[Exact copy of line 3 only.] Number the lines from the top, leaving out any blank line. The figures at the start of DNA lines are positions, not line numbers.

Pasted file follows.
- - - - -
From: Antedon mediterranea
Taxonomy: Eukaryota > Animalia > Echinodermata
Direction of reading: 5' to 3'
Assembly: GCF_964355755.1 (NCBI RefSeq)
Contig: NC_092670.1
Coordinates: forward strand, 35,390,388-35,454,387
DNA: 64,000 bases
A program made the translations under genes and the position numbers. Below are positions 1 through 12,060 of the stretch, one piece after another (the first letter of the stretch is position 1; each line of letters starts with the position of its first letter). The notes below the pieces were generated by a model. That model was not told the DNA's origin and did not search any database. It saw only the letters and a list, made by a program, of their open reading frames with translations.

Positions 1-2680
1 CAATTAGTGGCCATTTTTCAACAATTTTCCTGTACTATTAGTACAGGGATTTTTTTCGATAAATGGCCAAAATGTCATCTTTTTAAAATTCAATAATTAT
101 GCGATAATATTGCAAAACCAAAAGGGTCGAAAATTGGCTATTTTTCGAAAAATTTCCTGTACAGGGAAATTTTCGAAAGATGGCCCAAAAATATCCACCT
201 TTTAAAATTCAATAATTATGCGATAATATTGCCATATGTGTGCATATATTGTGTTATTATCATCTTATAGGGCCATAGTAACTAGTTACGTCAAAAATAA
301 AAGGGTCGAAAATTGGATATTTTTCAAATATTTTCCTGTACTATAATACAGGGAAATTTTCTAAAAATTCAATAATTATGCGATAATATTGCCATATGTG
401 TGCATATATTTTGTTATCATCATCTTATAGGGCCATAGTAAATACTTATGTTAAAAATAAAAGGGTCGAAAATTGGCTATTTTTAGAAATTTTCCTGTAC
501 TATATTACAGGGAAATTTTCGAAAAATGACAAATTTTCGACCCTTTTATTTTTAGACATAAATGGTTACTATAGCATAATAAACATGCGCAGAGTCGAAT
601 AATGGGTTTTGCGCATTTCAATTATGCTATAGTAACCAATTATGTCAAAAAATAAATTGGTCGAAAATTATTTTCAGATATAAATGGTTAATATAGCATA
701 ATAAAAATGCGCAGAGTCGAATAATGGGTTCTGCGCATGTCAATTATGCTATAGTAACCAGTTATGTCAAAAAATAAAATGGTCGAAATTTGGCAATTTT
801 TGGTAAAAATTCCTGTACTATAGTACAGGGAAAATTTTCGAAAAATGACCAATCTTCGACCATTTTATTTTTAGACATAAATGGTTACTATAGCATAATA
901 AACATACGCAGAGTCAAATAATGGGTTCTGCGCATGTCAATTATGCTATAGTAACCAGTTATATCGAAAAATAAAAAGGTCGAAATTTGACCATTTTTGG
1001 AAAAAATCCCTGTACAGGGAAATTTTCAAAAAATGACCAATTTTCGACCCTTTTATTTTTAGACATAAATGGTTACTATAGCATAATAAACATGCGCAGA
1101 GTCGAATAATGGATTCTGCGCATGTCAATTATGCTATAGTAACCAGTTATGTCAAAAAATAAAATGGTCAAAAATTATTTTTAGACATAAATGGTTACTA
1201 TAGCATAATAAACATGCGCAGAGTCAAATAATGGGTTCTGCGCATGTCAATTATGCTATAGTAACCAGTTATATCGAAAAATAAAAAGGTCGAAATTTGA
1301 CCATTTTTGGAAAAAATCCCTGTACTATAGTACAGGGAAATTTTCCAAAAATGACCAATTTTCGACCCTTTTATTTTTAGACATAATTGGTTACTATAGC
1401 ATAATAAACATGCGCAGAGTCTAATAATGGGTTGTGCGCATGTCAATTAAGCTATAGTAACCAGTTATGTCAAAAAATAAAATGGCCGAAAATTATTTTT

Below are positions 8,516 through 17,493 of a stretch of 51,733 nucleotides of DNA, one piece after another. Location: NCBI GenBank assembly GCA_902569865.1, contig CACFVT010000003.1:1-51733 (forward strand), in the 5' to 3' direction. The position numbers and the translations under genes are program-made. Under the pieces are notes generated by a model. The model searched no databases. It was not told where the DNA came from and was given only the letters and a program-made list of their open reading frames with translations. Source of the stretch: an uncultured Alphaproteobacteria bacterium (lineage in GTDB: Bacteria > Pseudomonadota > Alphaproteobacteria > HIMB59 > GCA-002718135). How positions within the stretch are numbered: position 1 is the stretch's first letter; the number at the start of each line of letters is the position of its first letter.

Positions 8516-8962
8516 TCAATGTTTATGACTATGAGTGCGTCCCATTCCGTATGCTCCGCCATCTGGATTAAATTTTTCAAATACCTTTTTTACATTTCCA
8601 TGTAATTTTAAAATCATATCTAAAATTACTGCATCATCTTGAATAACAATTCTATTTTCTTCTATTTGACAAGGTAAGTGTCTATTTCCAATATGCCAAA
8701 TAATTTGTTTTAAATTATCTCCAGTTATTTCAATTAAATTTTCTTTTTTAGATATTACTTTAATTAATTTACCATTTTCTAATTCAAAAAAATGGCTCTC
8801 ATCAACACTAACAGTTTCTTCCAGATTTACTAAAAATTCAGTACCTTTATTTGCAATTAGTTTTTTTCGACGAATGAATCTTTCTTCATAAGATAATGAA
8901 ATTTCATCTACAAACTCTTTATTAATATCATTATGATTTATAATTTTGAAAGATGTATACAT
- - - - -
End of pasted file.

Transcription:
Direction of reading: 5' to 3'